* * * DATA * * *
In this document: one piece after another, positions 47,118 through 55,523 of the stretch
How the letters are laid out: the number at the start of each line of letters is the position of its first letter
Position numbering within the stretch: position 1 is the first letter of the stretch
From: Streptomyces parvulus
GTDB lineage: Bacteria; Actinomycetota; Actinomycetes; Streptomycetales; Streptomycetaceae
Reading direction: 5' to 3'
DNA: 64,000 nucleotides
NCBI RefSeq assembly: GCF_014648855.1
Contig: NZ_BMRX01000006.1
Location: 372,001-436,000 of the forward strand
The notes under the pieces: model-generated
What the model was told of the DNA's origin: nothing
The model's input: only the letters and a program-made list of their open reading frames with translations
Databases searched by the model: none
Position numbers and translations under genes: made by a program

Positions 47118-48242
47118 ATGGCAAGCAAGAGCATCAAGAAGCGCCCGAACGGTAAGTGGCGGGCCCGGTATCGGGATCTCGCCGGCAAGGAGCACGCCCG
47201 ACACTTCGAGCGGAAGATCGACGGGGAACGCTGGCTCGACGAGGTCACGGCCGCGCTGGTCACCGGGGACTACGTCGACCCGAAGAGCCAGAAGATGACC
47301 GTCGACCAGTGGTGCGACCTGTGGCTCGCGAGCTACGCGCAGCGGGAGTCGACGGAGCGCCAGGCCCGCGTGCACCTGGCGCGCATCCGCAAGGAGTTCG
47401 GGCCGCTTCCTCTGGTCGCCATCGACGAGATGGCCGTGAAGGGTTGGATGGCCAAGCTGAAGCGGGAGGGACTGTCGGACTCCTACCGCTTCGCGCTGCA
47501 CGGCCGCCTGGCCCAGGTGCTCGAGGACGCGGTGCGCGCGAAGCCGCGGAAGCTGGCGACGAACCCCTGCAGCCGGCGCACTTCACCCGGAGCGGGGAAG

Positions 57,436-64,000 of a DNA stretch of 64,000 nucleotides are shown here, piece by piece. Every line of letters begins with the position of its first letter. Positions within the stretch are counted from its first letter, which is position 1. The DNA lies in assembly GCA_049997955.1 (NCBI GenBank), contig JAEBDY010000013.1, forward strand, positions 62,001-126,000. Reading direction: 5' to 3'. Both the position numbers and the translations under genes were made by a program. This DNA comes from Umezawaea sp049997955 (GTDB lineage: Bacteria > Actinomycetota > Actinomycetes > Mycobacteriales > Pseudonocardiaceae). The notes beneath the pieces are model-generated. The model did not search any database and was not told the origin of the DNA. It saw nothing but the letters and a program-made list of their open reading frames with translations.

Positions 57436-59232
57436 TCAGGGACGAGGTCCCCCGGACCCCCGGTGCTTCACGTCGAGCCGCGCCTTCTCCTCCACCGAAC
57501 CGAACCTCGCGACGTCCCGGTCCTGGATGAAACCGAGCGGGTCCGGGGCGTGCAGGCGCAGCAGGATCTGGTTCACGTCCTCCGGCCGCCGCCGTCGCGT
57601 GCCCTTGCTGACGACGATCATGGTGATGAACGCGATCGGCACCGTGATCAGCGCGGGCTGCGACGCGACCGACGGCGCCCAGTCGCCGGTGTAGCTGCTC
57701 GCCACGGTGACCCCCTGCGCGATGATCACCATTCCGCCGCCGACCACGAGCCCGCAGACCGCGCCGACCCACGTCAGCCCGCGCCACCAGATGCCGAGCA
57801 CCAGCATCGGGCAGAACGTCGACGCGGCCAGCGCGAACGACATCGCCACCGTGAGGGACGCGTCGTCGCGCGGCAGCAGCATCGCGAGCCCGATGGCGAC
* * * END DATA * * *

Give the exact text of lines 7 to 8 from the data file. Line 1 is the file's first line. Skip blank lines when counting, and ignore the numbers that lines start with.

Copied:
DNA: 64,000 nucleotides
NCBI RefSeq assembly: GCF_014648855.1